Investment Perspective Public Markets Summary & Outlook

Investment & Wealth Management

04-04-2024

Investment Perspective Public Markets Summary & Outlook

Soft landing to no landing - early signs of the next upswing

Economic outlook 

Inflation is falling in almost every country around the world with many emerging market countries well progressed in the easing of central bank cash rates. While we are yet to see many cuts in developed markets, one of the first developed markets to cut, the Swiss National Bank, cut rates by 25bps in March in a surprise move. Meanwhile in emerging markets, Brazil’s central bank have had six rate cuts since mid 2023. Australia appears lagging in our inflation journey versus the US and other developed nations.  The US Fed and some other central banks have managed to create ‘immaculate disinflation’ without too much damage to economies, hence a ‘soft landing’ of economies is being heralded. 

Economic growth is at a low ebb, however there are early signs from leading indicators such as the Purchasing Manager Indices (PMI) for manufacturing and services, and the OECD Leading Economic Indicators showing recovery from lows. This is promising for the trajectory of growth for the year ahead. There is possibility in the US that a ‘soft landing’ may transition to a ‘no landing’ or much smaller economic impact than previously thought. 

Employment has been resilient overall with the adjustments in inflation and economic growth taking the heat out of wage rises, resulting in some job losses but not excessively so.  The employment situation is mixed across sectors.  Wealthy baby boomer consumers have more spending power as they have high cash balances and investment assets benefiting from higher interest earned on savings and a strong share market, Early career wealth accumulators in contrast are doing it tough as they have higher debt loads and interest costs, and lower net investment assets. Hence, we are also seeing transitions in employment as consumption mix evolved and some companies responding by cutting back while others are adding staff. 

Central bank policy, particularly the Federal Reserve is wary of upsetting the delicate rebalancing underway in inflation, economic growth and employment and has indicated it is willing to let growth continue to recover while signaling a fewer number of cash rate cuts likely later this year. 

Market scenarios for 2024 

Markets are pricing a “goldilocks” scenario to continue, that is declining inflation and a resurgence in economic growth supported by government spending and soon to be lower policy rates.  We see that valuations in equity markets are higher and bond markets are pricing in lower yields in government and corporate bonds.   

Technical factors such as investor positioning show that retail investors have been more supportive of the upswing of equities than institutional investors.  We would expect institutional investors to continue some gradual capitulation of negative views as the equity market rally gains further pace.   

Risks to the downside include escalation of conflicts that impact trade and energy transportation, or a flare up of losses in the US banking system.  If these risks eventuate, we expect policy response to be swift from governments and central banks.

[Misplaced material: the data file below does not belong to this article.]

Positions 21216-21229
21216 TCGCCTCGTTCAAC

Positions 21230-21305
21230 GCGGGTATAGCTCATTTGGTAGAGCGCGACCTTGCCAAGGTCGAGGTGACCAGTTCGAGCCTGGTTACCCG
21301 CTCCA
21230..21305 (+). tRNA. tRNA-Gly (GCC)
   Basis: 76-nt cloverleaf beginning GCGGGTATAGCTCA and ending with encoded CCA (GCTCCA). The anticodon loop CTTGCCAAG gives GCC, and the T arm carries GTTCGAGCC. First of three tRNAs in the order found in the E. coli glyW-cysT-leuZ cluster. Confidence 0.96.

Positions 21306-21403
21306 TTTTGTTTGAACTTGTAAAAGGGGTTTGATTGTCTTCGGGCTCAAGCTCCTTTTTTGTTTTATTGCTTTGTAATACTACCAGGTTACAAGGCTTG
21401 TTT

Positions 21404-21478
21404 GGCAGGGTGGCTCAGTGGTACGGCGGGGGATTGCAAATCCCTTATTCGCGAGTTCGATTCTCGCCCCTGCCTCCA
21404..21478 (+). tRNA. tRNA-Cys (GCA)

Our central scenario is for equity and credit markets to be well supported for the next quarter or two with some potential for modest corrections.  We see more risk to correction when institutions are positioned much more bullish than they are now, and hence more vulnerable to shocks.   

Themes influential this year: 

  • Geopolitical volatility is the new ‘normal’ and has to be factored into investment analysis. 

  • Costs associated with climate change mitigation before benefits of cheaper energy is available. 

  • The top 7 US stocks become even more dominant while valuations are much cheaper in small and mid caps. 

  • AI converges with other themes in a mix of hype and a land grab for opportunities in every industry. 

  • Social disruption potential from the result of the US election no matter who wins.  

What to watch in the next few quarters: 

  • Costs of disruption and delays in global shipping routes that cause a resurgence in inflation. 

  • AI becoming an extended bubble with stocks such as Nvidia and associated semiconductor stocks. 

  • Chinese stimulus efforts finally gain traction without impacting local Chinese savings. 

  • US political debate around the next President and raised uncertainty about the outcome.

Quarterly Market Performance (to 31 March 2023) 

  • Equity markets rose over the quarter in most markets around the world. 

  • Ten-year government bond yields rose over the quarter from below 4% to 4.15% and 4.35% for Australia and the US respectively as recession fears faded. 

  • Credit spreads continued to fall for the second quarter in a row as money available for deployment was ample combined more positive outlook for business influenced investors. 

  • Amongst currencies the USD was stronger for the quarter, with the opposite trends for AUD, JPY and EUR. 

  • Commodities were mostly stronger with higher oil prices, cocoa strong within agricultural commodities, precious metals stronger while industrial metals such as copper were stronger. 

  • Volatility measures for the majority of markets were stronger including US Equity VIX, currency, bonds and gold. 

March 2024 Major Indices

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This information is general in nature and is provided by Partners Wealth Group. It does not take into account the objectives, financial situation or needs of any particular person. You need to consider your financial situation and needs before making any decisions based on this information.